This evokes the popular image of Shesh-Narayan (Vishnu) resting upon (sometimes rising from) the ocean of primal energy (prakriti) as the source of all worlds and the beings within them. All beings are “helpless” in this process because they have no will or choice in the matter, only the impetus of their karma from previous lives.

The divine actor

The Divine is at the root of all action, and without the Divine no action can take place. Yet Krishna says:

And these acts do not bind me, sitting as one apart, indifferent and unattached in these actions (9:9).

The same is true of our immortal Self. Spirit is never touched, but is the silent, actionless witness of all that goes on.

How, then, do we have karma? We do not. But within the dream of Maya we experience it as such. Consider how in a dream you do so many things and undergo the consequences, yet it is only images, unreal. I have heard of people actually experiencing pain or nausea after awakening from dreams in which pain or nausea occurred. God has given us these dreams to teach us the truth about our greater span of life on earth. As Prabhavananda’s very interpretive translation says: “Do not say: ‘God gave us this delusion.’ You dream you are the doer, you dream that action is done, you dream that action bears fruit. It is your ignorance, it is the world’s delusion that gives you these dreams” (5:14).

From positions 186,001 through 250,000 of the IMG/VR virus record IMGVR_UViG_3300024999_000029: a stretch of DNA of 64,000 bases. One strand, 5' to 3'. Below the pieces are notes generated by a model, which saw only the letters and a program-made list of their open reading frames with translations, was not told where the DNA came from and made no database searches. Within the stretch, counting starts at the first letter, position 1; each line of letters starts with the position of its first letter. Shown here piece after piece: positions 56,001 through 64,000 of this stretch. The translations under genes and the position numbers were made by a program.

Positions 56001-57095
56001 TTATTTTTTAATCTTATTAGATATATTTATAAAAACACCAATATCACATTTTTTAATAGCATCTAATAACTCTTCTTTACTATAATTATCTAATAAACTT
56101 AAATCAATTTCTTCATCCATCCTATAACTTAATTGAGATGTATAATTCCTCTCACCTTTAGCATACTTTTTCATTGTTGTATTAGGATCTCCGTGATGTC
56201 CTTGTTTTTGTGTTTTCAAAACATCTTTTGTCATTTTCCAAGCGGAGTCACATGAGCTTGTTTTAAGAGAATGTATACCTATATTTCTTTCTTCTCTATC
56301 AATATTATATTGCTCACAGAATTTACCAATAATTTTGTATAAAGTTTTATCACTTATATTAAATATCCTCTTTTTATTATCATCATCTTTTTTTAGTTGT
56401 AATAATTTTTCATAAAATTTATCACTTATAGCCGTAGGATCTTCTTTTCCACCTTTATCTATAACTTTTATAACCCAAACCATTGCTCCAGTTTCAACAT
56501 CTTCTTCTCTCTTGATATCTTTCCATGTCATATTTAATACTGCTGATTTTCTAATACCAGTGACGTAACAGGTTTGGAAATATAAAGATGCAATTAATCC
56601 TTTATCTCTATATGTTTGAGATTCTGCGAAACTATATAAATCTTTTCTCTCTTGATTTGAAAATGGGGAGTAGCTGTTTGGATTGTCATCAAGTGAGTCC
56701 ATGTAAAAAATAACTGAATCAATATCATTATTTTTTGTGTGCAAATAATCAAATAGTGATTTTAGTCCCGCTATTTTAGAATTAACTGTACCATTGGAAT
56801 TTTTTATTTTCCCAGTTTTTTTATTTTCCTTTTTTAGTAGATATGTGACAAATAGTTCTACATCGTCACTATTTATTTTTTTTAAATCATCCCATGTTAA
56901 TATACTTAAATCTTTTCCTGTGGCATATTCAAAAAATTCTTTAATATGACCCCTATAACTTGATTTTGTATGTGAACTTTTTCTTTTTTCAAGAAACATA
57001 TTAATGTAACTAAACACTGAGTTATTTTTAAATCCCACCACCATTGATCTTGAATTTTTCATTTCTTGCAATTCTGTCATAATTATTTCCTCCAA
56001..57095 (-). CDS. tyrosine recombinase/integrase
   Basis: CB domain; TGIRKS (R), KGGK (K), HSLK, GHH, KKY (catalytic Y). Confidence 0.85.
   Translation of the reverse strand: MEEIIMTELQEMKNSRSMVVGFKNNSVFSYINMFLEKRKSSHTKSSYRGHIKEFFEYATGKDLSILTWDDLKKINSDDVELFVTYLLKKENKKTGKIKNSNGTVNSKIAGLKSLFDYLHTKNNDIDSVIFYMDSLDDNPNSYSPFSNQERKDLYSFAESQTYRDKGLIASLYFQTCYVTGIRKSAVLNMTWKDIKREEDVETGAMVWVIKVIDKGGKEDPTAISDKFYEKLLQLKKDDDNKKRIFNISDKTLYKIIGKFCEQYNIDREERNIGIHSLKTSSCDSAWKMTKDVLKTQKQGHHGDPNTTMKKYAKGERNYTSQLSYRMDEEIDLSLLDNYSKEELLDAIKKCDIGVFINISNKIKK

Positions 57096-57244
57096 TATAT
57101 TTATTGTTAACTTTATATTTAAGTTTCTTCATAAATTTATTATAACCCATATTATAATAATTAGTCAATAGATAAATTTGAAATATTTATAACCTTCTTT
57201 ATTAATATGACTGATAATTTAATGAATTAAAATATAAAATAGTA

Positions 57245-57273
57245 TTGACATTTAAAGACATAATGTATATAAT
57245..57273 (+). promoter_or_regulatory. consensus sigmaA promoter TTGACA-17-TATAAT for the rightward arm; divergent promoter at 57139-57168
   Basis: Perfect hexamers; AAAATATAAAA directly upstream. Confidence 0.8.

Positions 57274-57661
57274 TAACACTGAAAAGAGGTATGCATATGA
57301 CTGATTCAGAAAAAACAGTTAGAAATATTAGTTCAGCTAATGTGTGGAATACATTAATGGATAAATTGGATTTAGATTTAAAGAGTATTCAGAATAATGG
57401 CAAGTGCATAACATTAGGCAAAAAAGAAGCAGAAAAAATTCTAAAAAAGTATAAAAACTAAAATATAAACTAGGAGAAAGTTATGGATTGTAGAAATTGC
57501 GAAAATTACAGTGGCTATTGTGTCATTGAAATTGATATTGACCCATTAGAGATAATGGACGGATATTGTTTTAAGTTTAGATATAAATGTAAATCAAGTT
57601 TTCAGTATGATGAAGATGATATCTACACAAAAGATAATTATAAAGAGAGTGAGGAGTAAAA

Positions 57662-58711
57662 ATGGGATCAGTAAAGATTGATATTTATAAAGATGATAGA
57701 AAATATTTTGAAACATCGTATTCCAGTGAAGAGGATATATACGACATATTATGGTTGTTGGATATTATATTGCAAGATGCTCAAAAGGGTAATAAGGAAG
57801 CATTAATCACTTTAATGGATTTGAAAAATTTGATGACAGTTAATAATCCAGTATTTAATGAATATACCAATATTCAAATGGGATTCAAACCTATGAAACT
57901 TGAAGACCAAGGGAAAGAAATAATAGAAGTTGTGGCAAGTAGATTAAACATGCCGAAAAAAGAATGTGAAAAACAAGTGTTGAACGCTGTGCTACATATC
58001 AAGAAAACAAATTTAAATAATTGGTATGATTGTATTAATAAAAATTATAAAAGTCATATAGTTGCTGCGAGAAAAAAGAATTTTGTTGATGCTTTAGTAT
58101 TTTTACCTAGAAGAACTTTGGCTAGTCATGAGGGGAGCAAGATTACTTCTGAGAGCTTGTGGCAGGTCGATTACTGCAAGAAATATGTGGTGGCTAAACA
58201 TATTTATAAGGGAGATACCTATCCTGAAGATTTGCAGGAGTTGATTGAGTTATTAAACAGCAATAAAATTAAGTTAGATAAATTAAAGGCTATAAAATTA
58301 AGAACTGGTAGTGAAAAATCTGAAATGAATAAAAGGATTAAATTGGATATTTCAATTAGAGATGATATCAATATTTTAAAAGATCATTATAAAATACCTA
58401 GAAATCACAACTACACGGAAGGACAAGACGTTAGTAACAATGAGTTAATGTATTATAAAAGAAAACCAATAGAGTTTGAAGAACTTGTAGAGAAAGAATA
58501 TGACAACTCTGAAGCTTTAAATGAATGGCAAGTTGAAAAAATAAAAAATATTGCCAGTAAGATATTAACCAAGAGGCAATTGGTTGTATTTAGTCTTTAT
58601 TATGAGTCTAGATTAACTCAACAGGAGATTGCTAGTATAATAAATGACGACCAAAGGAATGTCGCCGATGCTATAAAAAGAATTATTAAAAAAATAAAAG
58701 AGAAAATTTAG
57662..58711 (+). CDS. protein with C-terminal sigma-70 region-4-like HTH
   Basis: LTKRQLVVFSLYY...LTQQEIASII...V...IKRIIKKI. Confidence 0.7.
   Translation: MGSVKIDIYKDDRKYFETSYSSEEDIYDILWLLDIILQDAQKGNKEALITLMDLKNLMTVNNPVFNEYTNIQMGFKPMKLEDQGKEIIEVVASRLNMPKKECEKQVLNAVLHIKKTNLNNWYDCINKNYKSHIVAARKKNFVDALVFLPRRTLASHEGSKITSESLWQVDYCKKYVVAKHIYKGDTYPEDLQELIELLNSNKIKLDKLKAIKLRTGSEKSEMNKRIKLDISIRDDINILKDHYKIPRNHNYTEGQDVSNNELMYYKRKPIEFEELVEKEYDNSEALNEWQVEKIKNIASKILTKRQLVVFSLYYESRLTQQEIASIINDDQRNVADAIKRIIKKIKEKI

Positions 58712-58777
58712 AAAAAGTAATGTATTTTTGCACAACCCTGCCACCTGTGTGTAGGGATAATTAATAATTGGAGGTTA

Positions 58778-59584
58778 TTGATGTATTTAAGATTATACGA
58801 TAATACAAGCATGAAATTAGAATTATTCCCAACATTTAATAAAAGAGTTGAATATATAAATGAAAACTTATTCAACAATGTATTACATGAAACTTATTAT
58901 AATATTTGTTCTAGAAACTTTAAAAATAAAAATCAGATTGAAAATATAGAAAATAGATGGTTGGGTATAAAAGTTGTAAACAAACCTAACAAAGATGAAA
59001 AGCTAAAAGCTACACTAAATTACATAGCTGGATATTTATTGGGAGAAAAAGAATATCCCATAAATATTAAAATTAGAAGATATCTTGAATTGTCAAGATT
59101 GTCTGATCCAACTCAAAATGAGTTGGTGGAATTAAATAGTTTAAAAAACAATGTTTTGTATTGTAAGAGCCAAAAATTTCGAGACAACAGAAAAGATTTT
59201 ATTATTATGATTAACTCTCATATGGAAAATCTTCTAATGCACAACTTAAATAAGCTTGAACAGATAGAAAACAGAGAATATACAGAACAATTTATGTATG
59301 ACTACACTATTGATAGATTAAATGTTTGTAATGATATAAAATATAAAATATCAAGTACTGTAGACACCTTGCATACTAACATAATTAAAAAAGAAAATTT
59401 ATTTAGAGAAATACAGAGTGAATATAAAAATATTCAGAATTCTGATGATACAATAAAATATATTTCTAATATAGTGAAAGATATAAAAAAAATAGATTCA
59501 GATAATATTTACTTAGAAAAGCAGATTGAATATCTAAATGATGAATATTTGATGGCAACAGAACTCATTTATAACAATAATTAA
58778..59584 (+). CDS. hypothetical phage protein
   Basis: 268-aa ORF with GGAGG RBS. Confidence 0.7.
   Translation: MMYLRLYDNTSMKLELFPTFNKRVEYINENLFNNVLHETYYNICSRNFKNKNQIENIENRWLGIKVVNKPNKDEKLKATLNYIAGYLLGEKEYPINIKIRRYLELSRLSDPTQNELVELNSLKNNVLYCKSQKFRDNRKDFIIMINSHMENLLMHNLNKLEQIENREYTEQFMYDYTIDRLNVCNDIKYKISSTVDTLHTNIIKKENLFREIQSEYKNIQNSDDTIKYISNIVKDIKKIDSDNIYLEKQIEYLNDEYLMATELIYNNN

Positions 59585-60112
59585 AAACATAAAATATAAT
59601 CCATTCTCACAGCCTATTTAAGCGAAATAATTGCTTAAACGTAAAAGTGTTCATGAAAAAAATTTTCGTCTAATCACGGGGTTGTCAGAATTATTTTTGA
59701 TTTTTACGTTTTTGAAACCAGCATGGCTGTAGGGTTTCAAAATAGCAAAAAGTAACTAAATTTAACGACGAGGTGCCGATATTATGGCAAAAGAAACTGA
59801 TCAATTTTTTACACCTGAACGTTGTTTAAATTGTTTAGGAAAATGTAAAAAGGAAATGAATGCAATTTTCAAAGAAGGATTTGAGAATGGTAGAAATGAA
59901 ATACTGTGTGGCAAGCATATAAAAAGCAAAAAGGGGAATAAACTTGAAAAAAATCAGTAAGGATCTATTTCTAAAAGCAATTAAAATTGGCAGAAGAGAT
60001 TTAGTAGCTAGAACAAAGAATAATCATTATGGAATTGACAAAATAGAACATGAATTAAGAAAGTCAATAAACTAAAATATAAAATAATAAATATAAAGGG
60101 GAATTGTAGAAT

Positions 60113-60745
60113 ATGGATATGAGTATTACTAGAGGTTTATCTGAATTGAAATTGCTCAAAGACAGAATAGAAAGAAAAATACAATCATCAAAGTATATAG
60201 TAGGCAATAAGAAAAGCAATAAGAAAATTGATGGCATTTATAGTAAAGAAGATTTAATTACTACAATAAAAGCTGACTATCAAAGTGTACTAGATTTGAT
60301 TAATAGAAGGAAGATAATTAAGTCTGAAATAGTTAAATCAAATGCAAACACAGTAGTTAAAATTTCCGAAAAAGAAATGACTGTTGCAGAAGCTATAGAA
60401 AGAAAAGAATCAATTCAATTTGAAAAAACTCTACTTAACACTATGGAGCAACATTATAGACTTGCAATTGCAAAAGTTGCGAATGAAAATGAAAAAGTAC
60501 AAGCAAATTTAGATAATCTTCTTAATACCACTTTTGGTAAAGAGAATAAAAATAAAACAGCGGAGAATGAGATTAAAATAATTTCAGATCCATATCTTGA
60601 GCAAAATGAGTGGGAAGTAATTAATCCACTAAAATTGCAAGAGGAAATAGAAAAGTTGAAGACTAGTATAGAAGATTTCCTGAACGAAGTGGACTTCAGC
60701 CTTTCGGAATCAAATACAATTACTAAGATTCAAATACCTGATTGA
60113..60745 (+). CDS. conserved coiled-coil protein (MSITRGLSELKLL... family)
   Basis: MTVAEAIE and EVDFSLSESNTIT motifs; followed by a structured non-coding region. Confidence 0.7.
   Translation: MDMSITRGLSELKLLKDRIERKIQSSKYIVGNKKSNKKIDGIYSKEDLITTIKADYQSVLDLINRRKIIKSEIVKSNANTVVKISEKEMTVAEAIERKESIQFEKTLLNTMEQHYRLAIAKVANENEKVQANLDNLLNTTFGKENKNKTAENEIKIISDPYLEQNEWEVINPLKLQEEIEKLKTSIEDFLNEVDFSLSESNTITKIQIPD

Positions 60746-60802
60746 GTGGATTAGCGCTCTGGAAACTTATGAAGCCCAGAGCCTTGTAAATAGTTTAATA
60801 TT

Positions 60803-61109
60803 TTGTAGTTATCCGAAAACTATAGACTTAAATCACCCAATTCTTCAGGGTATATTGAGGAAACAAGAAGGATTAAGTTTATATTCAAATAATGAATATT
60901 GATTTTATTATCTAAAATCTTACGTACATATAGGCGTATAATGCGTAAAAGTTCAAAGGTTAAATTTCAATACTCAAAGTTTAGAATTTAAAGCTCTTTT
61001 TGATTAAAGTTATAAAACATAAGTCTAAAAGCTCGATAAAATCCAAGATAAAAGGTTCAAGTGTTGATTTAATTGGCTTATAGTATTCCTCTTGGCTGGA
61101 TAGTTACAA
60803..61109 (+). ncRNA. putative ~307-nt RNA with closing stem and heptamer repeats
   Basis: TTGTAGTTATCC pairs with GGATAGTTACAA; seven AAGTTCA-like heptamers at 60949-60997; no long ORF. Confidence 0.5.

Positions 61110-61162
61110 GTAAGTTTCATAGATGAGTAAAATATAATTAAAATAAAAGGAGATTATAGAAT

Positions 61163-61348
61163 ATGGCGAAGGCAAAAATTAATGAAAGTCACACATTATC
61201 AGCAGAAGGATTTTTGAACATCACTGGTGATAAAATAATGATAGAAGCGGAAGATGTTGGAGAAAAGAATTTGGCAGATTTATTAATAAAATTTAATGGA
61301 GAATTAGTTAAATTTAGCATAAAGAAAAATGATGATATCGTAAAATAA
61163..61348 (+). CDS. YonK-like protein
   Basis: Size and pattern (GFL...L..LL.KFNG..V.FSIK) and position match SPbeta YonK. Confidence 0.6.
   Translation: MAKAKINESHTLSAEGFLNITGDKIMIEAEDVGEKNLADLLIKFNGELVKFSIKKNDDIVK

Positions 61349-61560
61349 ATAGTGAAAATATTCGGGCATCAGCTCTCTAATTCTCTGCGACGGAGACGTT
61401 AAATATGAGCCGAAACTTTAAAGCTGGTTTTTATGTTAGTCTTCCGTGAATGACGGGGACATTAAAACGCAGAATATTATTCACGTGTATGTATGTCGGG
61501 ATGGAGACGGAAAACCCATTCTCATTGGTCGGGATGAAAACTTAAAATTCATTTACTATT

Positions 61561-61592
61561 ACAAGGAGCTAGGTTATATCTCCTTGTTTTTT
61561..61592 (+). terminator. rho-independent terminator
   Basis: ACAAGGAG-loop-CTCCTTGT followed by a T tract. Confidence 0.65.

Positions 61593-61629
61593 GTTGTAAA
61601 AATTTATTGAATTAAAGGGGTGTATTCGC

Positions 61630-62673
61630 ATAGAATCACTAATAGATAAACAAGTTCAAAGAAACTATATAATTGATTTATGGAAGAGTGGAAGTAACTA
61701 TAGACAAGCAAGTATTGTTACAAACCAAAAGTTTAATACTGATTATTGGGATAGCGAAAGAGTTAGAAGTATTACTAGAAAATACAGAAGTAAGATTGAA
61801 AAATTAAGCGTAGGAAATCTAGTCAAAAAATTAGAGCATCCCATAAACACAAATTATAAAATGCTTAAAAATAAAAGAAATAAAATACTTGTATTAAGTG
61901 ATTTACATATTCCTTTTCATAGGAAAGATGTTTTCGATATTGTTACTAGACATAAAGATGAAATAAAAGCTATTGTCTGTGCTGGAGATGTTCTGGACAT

Let us awake!

Read the next article in the Bhagavad Gita for Awakening: Maya–Its Dupes and Its Knowers

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Introduction to The Bhagavad Gita for Awakening

Preface to The Bhagavad Gita for Awakening

Bhagavad Gita for Awakening links:

  1. The Battlefield of the Mind
  2. On the Field of Dharma
  3. Taking Stock
  4. The Smile of Krishna
  5. Birth and Death–The Great Illusions
  6. Experiencing the Unreal
  7. The Unreal and the Real
  8. The Body and the Spirit
  9. Know the Atman!
  10. Practical Self-Knowledge
  11. Perspective on Birth and Death
  12. The Wonder of the Atman
  13. The Indestructible Self
  14. “Happy the Warrior”
  15. Buddhi Yoga
  16. Religiosity Versus Religion
  17. Perspective on Scriptures
  18. How Not To Act